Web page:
Reply to post: Re: Ahhh SystemD

You love Systemd – you just don't know it yet, wink Red Hat bods


Re: Ahhh SystemD

Note you only have to rebuild packages if you change their default compile options, just like with any other modern distribution that will generally only offer one or two variants of a package. I only added that part for completeness. "How do you know which ones" applies only to those packages: the rest is automatic and hassle-free; if you're compiling ports you will know already which ones to recompile. However, there are also various port tools that allow you to autonate even this process, so if you don't want to deal with it you can just set it up to work automatically, basically with a pourderie pkg repo and build scripts—the end user won't have to do anything, and you will just have to check build logs every blue moon to make sure nothing blows up. And yes, when it comes to one-button updates, that is the kind of experience you will see with TrueOS... Though admittedly I haven't used it much since it was rebranded from PC-BSD. But if it was as simple to use as it was back then I assume it will be even better now.

The only thing you will be running regularly if you don't care about manual package compilation and you aren't using TrueOS package management is the `pkg' command I mentioned, equivalent to your updating on Tumbleweed. I'll admit I don't have much history with zypper so I can't speak on that. I have only had long-term experience with apt, and speaking of that I had an autoremove command nuke a GalliumOS Chromebook the other day... My fault for not realizing it was happening, but there you are.

I haven't mentioned any problems with BTRFS, in fact I like it. I do like ZFS more however, which is now wonderfully stable and available on both BSDs and Linux boxen. They both perform their tasks adequately enough and which to use at this point is more down to which userland tools you prefer, unless you require absolute performance or the choice is mission-critical.

When I say raw simplicity is a plus, I mainly aimed that towards you, the implied sysop and manager of your family's systems. BSDs are easy to administrate AND understand; systemd-based distros and Windows-like GNU/Linux systems (think Mint) are all well and easy to administrate too most of the time, but the second anything goes wrong expect it to do so catastrophically... At least that's my experience with them. YMMV, and at the end of the day the system you know best will be easiest for you to work with, which aside from the pros of using the BSDs is partially why I stick with them despite the downsides.

As for your family and their usage of applications: whether or not it's a joke I recall SuperTuxKart being in both FreeBSD ports and NetBSD pkgsrc; I have no experience with Kdenlive but when it comes to editing I generally stick with compositors like Natron which usually works fine with my setup; I don't know what you mean by "talk", if you mean "plug it in and your DE handles it appropriately" I have never had the want to do this aside from adb and MTP transfers (a fusefs driver is available for both FreeBSD and NetBSD at the minimum), but I imagine TrueOS would either be able to handle it or can have the functionality added; CUPS/GhostScript/etc works fine and I print plenty, and if you prefer Avahi and other Poetterings can make it rather simple to get a printer up and running; I have never used iPlayer but if it's browser-based FreeBSD Chrome has DRM support... If it's an application you can check to see if it's listed.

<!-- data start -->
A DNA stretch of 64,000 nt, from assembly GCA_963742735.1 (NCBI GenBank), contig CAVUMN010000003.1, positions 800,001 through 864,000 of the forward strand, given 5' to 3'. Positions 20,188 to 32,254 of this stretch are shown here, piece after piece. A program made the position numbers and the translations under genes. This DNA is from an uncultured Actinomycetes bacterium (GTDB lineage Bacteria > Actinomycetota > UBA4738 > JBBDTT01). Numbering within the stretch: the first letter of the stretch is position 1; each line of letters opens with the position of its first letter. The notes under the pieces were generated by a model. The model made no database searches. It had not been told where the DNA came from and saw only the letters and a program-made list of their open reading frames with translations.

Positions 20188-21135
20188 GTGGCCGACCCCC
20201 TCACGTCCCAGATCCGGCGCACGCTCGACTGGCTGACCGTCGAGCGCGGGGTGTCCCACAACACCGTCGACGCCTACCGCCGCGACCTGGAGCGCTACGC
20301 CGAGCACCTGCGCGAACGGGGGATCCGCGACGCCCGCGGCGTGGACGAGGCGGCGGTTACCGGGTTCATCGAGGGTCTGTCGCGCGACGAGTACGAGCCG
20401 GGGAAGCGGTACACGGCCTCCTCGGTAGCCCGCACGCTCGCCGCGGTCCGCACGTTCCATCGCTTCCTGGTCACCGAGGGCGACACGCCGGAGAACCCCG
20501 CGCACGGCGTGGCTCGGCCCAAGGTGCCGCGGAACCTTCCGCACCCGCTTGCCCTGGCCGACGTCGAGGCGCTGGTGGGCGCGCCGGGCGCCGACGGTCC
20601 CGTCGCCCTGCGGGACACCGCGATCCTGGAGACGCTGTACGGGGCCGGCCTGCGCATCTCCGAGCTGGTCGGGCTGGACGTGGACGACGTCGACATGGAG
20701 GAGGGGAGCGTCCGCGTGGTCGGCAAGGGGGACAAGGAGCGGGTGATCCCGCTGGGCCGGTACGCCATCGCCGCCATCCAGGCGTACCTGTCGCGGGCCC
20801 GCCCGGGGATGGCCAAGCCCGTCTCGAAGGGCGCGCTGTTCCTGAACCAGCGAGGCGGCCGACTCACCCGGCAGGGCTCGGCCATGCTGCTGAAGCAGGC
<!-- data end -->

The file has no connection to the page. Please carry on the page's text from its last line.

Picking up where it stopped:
Obviously the layman is not going to appreciate all the benefits of a BSD system, just as the layman is equally not going to appreciate all the benefits of a GNU/Linux system. The difference is there are a number of projects and initiatives in the Linux ecosystem to try and dumb things down as much as possible for the hapless soccermom endusers, while the main project in the BSD ecosystem that I would think is actually usable in a day-to-day trend is TrueOS—unless you want to set up your own system for them, which in and of itself is not a difficult task, but it does require some upkeep. For example, I have FreeBSD running LXDE and various Wine-powered applications (Office 2010, etc) on my mom's laptop, and she is absolutely fine with it, 'specially because we don't have to waste money on more Windows licenses. It took some time to explain to her how things worked and the underlying benefits but now she's smarter for it and has a faster, less-crashy system, and the battery lasts nearly 1.8x as long compared to when it had Windows 10. Admittedly the battery part is merely a side-effect of not using Windows and reducing the clock rate, so it's not really a BSD-only thing.

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